As a master instructor at Peloton Cycle, Nicole Meline coaches live-streamed indoor cycling workouts to riders around the world. The “yogi spirit with triathlete grit” lives by the motto, “Namaslay” (that’s a mashup of namaste and slay—so she’s a chilled out chick who also knows how to throw down), and she’s currently training for a summer Ironman. “I love to catalyze athletes to build the kind of strength that inspires ferocity and generosity,” she says. “I’ve made my most powerful decisions drenched in killer beats and sweat. I love enticing athletes to that edge.”
Favorite run or ride: “Whatever includes as many bridges as possible! I like going from Riverside Park down and over the Brooklyn Bridge, Manhattan Bridge, Williamsburg Bridge, and back.”
Upper West Side, Manhattan
By day, Keila Merino teaches elementary school in the Bronx. Before and after school, she’s training to set a cross-country world record. Her goal is about 60 days, all while supporting New York Road Runners Mighty Milers, a running program for youth designed to inspire kids to be active and healthy.
To prepare her body to run 50 miles a day, Keila is generally up before 5 a.m. to log 10 miles around Central Park and back at it for another 10-15 miles at 5 p.m. Every day. Follow her journey on Strava and at www.keilamrunstheusa.com.
Favorite run: A 16–18-mile bridge run from Central Park, across the Queensboro, Pulaski Bridge, Williamsburg Bridge, and Brooklyn Bridges and back to the Upper West Side. But she’ll often just run Central Park.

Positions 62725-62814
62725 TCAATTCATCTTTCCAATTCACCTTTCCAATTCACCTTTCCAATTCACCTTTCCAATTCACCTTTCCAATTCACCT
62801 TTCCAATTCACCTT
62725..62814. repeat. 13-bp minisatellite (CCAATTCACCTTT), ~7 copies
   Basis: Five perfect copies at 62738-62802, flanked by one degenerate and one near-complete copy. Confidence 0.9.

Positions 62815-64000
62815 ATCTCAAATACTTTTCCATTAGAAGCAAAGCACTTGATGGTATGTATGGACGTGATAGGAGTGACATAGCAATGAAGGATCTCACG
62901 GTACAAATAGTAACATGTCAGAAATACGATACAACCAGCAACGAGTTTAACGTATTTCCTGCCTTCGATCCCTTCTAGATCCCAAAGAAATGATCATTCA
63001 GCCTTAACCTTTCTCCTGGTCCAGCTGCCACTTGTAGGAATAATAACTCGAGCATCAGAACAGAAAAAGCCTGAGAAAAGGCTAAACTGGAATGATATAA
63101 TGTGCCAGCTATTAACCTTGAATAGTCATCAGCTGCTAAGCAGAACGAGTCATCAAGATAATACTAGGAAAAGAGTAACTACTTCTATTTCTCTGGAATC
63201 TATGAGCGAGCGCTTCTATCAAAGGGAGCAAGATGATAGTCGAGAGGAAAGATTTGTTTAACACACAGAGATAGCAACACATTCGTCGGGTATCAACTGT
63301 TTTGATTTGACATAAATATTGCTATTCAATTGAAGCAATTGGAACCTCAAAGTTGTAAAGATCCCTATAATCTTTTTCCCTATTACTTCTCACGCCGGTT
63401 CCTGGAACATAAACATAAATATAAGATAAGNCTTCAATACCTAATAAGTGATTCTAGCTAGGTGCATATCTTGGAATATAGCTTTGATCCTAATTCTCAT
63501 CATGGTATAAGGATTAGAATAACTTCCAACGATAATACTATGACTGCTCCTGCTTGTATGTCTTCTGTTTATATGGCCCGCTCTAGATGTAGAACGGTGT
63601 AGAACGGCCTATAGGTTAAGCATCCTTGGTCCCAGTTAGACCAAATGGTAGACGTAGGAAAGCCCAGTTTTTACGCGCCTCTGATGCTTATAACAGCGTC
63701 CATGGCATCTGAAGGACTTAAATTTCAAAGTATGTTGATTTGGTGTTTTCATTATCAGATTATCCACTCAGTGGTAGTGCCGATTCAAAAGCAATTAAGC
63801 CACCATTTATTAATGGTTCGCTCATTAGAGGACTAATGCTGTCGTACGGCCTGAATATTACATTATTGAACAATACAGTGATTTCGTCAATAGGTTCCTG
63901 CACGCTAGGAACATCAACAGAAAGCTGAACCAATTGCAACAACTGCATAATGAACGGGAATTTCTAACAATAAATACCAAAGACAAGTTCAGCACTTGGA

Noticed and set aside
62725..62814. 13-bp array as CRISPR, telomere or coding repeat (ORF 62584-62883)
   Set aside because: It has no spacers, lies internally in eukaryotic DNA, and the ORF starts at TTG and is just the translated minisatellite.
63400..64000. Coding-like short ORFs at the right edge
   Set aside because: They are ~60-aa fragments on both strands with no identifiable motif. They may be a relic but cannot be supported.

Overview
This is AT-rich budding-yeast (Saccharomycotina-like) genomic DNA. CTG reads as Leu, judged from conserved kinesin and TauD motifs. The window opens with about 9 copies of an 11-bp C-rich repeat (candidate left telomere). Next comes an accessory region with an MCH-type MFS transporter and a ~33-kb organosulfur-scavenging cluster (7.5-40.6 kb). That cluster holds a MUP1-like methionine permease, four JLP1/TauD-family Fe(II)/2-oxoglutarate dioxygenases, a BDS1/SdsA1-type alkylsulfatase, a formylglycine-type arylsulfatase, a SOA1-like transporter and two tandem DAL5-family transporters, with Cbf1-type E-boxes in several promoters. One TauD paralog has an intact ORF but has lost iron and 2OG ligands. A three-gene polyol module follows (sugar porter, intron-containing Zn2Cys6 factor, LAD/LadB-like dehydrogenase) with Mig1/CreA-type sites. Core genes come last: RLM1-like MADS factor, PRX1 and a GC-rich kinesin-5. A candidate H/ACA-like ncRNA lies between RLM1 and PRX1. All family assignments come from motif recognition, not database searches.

Midtown East, Manhattan
By day, Chris Mosier is a college administrator and triathlon coach for Empire Tri Club. But beyond his 9–5, Mosier is a nationally recognized advocate and trailblazer for transgender athletes. He’s a Hall of Fame triathlete and the first transgender man to make a men’s US National Team. Chris dedicates his free time to creating safer spaces in sports through his work as Executive Director of GO! Athletes, a national network of current and former LGBTQ high school and college athletes, and recently launched a free national mentorship program for LGBTQ athletes. Beyond his athletic prowess and advocacy, Chris is worth following for his strong photo game and GPS art.
Favorite run: Blockhouse Trail Runs in Central Park
Favorite ride: Over the George Washington Bridge and up Route 9W to the Orchards
Seamus Mullen is a chef, author and owner of the award-winning Spanish restaurant Tertulia in Greenwich Village, and he’s just at home on the bike as he is in the kitchen.
Seamus alternates between his road bike and mountain bike, in spite of “being born with the body of a rugby player and the heart of a cyclist.” Think you’ve seen him on his two wheels? “You can’t miss my insanely large quads,” he says.